Gambling reforms don't go far enough - Councillor

By Contributor

Auckland councillor Josephine Bartley with a picture of her mother Ruth, who she says had a chronic gambling problem which led to her eventually losing the family home. Photo / Stuff / Abigail Dougherty via LDR

By Stephen Forbes, Local Democracy Reporter

Auckland councillor Josephine Bartley says new government reforms designed to increase regulation of gaming machine venues and reduce problem gambling do not go far enough.

The government would have to go further if it wanted to reduce the impact of pokie machines in areas like South Auckland, she said.

Bartley has seen first hand the impact of problem gambling and has long advocated for greater regulation of the industry. Her mother Ruth, who died in 2019, was addicted to playing pokie machines.

Her addiction eventually spiralled out of control and led to the bank foreclosing on the family home in Māngere.

Internal Affairs Minister Jan Tinetti announced the latest changes to the gaming machine industry on Friday which are expected to come into effect by May next year.

Under the reforms, pokie machine venue staff will now be required to identify and record problem gambling and undergo annual training on dealing with gamblers.

New rules around venue design will support harm minimisation by ensuring that staff can better monitor pokie machines and ATMs. The government is also introducing $1000 on-the-spot fines for operators that fail to comply.

"Pokies are known to be the most harmful form of land-based gambling in Aotearoa, so I'm really pleased we are making progress with strengthening the harm minimisation rules," Tinetti said.

"These changes will help make sure that pokies venues are identifying and acting upon harmful gambling consistently and more often."

But Bartley said Tinetti's changes did not go far enough.

"The announcement doesn't seem like much to me, especially considering the harm that problem gambling does to families," she said.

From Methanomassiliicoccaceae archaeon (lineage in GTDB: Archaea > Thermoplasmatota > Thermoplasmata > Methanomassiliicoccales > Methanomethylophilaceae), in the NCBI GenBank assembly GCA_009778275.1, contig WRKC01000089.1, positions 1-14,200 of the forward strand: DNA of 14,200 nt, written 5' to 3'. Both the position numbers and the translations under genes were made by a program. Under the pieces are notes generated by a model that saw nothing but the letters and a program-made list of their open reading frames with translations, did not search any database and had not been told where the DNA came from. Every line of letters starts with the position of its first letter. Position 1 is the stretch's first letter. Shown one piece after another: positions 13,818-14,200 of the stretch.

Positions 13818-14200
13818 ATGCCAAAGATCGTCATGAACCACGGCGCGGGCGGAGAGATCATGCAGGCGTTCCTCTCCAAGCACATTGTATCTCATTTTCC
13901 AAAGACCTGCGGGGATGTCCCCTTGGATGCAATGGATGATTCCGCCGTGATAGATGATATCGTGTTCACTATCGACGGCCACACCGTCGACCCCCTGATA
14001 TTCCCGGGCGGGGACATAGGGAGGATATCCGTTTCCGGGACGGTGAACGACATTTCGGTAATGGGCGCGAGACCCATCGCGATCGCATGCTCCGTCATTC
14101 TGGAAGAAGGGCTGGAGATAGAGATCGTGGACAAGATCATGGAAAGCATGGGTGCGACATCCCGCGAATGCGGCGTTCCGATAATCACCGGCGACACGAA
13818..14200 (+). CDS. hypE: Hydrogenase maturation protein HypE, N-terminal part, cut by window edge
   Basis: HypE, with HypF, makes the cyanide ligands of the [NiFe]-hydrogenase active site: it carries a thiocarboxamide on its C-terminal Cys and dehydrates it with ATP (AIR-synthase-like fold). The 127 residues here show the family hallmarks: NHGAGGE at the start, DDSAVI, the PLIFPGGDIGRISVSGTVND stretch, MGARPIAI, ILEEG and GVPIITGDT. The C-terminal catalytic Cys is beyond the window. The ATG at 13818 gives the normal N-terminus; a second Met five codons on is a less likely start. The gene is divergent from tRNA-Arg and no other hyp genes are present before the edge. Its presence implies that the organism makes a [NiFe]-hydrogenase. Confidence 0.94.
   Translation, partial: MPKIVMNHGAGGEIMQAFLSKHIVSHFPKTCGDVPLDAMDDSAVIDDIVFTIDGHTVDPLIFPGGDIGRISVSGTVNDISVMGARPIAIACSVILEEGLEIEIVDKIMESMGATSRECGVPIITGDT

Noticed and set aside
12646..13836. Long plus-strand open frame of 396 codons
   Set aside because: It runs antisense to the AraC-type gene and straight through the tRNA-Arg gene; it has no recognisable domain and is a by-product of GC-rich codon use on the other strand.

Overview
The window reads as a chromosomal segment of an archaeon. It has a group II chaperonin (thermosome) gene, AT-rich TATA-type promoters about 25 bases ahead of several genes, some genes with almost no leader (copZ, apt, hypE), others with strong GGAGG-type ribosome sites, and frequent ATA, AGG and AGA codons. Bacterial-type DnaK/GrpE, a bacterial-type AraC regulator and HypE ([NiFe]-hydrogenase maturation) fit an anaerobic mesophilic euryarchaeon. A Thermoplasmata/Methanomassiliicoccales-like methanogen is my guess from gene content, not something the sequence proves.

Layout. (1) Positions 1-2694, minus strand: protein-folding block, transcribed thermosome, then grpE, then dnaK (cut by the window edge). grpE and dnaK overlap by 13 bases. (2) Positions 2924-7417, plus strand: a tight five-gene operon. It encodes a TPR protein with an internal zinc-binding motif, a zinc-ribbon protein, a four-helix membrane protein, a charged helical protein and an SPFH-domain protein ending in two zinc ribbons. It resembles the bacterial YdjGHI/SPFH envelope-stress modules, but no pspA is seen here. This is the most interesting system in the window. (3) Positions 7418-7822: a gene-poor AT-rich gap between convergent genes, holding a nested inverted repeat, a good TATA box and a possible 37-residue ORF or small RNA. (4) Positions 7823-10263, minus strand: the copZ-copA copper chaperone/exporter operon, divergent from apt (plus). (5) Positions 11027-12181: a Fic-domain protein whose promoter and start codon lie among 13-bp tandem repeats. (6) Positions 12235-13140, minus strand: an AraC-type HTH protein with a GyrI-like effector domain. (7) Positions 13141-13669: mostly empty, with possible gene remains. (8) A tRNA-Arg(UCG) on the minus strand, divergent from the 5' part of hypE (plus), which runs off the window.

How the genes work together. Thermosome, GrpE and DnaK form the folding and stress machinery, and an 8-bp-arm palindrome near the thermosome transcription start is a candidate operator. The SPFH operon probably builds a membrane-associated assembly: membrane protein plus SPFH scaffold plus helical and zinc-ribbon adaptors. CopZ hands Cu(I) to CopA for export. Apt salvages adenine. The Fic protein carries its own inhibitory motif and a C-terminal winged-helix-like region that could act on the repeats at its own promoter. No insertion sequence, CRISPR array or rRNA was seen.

Bartley described the changes as piecemeal and said they were just putting more responsibility on venue owners, without dealing with the wider regulation of the industry.

Local authorities needed greater powers to regulate where gaming machines were located and how many there were in their communities, she said.

"Because we know they are in neighbourhoods where we already have high levels of deprivation, where people are struggling."

Councils were currently limited in what they could do to address the impact of problem gambling under the Gambling Act 2003, which needed to be overhauled, Bartley said.

"We need much stronger measures if we really want to tackle problem gambling."

A report to Auckland Council's regulatory committee in 2020 found more than half the people in the region seeking treatment for pokie machine gambling addictions were from south Auckland.

But despite Bartley's criticism, Problem Gambling Foundation spokeswoman Andree Froude said the government's latest announcement was a step in the right direction.

"At least these changes raise the bar in terms of host responsibility and compliance," she said. "And we're hoping this is just the first step in some long overdue changes."

Froude said Tinetti had already signalled plans to review the Gambling Act, which she said was "no longer fit for purpose".

In September the minister said she recognised there were issues with the Gambling Act 2003 in its current form and had instructed officials to look at reviewing the legislation next year.

Local Democracy Reporting is Public Interest Journalism funded through NZ On Air

Local Democracy Reporting is Public Interest Journalism funded through NZ On Air